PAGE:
• Kneave Riggall

    This is what decaying civilizations do. After the Romans forsook their pagan gods, the state taxed the temples out of existence. Now that Americans have lost faith in higher education, the door is open to taxing private educational institutions (and cutting public support for public universities).

  • Jacksonian_Libertarian

    I would prefer cuts in the Bloated Government Monopoly at all levels. Most of what the Government now does should be done by the private sector where the “Feedback of Competition” provides both the Information and Motivation which forces continuous improvements in Quality, Service, and Price.
    It’s unjust to attempt to steal a University’s endowments just because they have a large sum, without treating all endowments equally.

    • teapartydoc

      Not much of a Jacksonian, then, are you? The entire nonprofit sector needs to be destroyed. No man, or set of men, are entitled to any exclusive or separate emoluments or privileges from the community.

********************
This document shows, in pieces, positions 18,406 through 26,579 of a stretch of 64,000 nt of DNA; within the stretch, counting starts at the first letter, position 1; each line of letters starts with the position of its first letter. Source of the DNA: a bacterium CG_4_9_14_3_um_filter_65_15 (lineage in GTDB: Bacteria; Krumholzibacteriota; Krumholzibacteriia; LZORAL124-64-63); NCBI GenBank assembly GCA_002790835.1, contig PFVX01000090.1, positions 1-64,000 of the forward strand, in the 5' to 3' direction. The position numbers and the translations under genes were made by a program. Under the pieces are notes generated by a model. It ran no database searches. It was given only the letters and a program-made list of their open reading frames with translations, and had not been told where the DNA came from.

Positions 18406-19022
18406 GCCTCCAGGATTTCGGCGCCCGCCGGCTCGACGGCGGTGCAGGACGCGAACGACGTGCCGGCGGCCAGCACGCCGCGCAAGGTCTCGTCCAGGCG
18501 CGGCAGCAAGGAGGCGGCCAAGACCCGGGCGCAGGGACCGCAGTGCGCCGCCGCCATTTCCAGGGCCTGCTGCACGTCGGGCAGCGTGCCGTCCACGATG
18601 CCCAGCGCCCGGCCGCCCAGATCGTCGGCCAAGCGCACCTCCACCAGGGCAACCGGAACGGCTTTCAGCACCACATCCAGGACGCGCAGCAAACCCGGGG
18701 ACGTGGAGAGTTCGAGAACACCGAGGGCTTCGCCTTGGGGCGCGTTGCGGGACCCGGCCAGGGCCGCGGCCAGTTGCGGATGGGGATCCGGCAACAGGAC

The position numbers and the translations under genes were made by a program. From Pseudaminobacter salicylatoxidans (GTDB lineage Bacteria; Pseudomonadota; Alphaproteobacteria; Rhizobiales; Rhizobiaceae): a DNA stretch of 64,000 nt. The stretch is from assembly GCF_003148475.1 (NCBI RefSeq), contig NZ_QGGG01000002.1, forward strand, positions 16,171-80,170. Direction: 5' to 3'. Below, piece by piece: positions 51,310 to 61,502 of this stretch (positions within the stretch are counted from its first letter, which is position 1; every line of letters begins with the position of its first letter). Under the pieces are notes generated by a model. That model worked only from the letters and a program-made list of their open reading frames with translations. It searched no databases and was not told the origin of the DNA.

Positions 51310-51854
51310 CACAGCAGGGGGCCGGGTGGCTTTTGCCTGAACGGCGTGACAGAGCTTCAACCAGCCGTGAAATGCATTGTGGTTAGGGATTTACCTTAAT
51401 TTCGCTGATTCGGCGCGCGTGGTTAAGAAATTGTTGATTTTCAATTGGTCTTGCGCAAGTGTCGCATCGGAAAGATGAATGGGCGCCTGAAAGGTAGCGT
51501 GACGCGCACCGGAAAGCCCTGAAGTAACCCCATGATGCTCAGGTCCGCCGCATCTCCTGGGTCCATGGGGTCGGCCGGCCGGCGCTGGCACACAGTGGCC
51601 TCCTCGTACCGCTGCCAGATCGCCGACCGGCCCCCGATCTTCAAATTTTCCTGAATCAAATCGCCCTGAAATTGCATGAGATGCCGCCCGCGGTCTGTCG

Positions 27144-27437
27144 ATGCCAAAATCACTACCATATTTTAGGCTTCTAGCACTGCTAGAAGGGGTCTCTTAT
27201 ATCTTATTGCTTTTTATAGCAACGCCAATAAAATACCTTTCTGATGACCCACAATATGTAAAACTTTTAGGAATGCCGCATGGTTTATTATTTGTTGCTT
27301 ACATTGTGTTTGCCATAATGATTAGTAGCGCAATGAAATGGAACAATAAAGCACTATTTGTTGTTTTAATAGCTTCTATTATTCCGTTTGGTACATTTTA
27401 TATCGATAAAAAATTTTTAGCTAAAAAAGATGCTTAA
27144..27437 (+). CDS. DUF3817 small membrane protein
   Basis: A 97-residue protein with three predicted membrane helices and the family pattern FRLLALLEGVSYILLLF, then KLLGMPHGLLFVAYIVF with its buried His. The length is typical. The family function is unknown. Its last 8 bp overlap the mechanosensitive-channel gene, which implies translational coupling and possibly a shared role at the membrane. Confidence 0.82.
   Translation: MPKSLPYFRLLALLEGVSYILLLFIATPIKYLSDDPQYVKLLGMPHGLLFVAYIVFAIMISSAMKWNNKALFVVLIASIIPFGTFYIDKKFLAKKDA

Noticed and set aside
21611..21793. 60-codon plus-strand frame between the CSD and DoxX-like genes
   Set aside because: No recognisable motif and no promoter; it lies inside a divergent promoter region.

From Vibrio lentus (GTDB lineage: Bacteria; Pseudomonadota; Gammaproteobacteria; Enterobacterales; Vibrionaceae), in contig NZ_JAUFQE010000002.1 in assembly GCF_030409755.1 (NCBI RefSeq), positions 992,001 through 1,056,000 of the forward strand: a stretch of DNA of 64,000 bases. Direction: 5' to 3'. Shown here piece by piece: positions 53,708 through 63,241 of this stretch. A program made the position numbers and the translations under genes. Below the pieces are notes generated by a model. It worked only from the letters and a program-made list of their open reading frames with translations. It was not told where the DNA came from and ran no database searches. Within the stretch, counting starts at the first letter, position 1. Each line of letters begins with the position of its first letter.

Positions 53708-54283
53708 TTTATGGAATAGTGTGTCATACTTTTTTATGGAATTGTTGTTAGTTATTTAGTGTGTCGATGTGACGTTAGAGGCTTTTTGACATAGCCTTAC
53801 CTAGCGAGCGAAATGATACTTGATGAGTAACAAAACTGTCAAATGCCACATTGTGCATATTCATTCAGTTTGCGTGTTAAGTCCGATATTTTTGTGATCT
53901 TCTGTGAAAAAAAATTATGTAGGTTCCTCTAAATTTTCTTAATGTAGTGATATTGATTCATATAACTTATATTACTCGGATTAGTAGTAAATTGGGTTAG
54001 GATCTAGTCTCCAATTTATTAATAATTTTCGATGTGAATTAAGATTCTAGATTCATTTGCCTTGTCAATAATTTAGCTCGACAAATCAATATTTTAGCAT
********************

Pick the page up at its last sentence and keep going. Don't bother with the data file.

• megapotamus

        There are plenty of companies selling products that are ‘non-profit’. Charities, so called, are no more than entertainment corps and should be treated no differently. Let them cheat on their taxes like a normal person.

    • Fat_Man

      See above. Yale is part of the government. It is no more private than the Federal Reserve. And, the Fed is not very private at all.

  • FriendlyGoat

    Well, glad you noticed that the public does not seem to be against school lunches for needy kids.

    • Suzyqpie

      The children serve as human shields for the purpose of growing government. It’s for the children, they are our future….
      School lunch grew into school breakfast, school dinner, and now there is summer school breakfast, lunch, and dinner.
      All for the kiddos….who are now suffering from obesity.

      • FriendlyGoat

        A good liberal (and I am) would point out that the erstwhile industries of the private sector—–PepsiCo, Coca-Cola, Mars, Hershey, Nabisco, Frito-Lay, Hostess and several hundred others—–are more responsible for obesity in America than is the public-sector school lunch program. (And you would be hard-pressed to refute that, although you will most likely try. As I recall we have different views of what a “debris field” is, even different views of what “debris” is.)

  • Beauceron

    “decades of irresponsible governance, bloated workforces organized into unions that keep asking for more, poor residents wanting and needing more basic services”

    The right answer to this problem is, of course, responsible governance. But that would involve the Left confronting its narrative and admitting much of it is wrong. That is never going to happen.